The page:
BRANT – (Branta bernicla)
The Brant (or Brent Goose) is a small goose belonging to the same family as the Canada Goose. It measures 60 cm (25 in.) long. The head, neck, breast and tail are black, and the back, wings and under parts are brown. The rump is white. There is a small white mark on each side of the neck in the middle. The bill is black and the legs are dark grey. The wings are large for the bird’s size, which allows them a strong flight. Sexes are similar, but chicks are
This goose species’ name derives from Old Norse and means ‘black or burnt goose’, and ‘bernicla’ is old Latin for ‘barnacle’, because this species was once thought to be the same species as the Barnacle Goose.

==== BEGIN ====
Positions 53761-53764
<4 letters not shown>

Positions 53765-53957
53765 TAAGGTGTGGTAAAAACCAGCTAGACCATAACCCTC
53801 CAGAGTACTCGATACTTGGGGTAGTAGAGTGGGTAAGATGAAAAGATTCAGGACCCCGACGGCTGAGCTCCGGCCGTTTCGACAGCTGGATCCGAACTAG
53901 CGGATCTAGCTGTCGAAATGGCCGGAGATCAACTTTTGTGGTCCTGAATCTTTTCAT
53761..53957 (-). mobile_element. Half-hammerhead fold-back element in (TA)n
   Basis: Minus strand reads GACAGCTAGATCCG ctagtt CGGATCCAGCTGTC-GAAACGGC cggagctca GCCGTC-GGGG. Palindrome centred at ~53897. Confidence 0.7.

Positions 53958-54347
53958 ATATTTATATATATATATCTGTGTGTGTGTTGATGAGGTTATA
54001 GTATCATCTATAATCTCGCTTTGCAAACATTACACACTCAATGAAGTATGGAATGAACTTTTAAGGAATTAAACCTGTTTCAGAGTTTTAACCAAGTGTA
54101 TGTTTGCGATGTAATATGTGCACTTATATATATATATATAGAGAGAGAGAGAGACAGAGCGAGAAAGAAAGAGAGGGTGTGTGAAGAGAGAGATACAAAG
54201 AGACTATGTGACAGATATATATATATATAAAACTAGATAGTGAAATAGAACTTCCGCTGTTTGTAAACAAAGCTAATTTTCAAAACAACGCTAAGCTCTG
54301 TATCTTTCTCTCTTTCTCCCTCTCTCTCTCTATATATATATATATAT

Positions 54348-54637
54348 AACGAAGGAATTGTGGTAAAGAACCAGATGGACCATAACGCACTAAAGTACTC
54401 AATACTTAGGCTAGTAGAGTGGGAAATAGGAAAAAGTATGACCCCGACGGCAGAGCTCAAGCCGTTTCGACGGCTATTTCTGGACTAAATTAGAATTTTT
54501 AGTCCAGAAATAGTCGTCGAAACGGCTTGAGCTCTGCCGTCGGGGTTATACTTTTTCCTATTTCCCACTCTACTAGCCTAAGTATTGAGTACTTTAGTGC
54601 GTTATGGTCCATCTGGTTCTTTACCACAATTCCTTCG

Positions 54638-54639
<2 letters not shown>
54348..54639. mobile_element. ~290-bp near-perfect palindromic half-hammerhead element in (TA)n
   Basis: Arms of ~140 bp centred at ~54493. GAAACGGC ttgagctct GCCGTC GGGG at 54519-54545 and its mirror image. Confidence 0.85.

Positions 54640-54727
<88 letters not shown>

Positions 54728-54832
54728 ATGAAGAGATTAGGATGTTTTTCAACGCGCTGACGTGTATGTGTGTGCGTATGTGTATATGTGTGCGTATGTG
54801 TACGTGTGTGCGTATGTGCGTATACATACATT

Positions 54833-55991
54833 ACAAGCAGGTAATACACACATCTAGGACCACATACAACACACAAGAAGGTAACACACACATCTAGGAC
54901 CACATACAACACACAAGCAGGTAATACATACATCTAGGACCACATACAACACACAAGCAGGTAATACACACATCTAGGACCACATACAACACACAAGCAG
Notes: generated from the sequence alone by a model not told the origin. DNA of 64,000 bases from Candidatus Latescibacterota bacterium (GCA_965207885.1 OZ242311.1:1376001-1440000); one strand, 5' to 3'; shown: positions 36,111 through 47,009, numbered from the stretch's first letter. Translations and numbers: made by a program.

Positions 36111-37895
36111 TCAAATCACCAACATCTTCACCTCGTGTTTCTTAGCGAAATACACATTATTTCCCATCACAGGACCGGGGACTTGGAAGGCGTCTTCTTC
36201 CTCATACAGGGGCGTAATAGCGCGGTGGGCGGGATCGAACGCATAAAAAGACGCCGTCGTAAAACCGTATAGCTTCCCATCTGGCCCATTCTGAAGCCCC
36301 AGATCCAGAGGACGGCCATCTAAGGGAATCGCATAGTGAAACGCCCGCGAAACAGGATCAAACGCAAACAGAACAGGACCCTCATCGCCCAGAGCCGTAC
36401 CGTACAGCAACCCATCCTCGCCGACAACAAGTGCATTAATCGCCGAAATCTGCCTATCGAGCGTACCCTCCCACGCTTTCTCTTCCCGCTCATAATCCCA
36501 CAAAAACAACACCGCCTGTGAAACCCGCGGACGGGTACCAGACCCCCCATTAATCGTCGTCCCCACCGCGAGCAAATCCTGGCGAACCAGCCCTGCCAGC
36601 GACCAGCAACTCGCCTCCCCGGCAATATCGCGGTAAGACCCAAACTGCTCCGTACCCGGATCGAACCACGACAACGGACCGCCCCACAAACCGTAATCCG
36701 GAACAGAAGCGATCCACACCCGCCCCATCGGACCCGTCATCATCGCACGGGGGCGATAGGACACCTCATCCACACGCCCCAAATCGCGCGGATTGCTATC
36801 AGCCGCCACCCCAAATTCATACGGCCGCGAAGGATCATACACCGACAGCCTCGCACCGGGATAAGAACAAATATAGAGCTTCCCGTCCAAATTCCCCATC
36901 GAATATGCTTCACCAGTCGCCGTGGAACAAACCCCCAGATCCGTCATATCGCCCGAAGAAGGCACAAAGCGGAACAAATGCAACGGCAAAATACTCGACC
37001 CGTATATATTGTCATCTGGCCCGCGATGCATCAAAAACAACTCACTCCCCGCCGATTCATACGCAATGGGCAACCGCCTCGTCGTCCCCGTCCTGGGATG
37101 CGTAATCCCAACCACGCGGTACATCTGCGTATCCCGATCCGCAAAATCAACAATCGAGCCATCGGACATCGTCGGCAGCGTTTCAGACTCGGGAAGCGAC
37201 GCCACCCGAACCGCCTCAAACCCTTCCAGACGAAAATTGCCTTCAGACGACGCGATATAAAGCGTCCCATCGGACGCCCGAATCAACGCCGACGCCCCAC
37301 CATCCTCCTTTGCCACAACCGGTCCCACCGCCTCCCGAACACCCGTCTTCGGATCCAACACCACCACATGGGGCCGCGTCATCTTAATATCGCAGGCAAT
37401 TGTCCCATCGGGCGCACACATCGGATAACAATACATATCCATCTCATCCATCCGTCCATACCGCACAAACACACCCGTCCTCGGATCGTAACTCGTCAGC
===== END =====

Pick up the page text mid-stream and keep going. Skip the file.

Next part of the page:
The brant’s diet is mainly vegetarian, with eelgrass their main source. After a crash in this plant in some areas, brants have adapted by diversifying their diet and now eat sea lettuce and other plants, as well as some fish eggs or worms. When on land, they graze on vegetation.
Brants nest in colonies and build their nest on an elevation on the water, such as a beaver lodge or a small island. They mate for life, and are very protective of their nest and will defend it aggressively.
Although not breeding on PEI, the brant’s presence on the island varies according to the seasons – common in spring, rare in summer, uncommon in the fall, and occasional in the winter. It breeds in the Arctic in wet meadows or in deltas around the globe, and winters along the coasts in North America, Europe and Asia. Brants are not currently listed as a species of concern.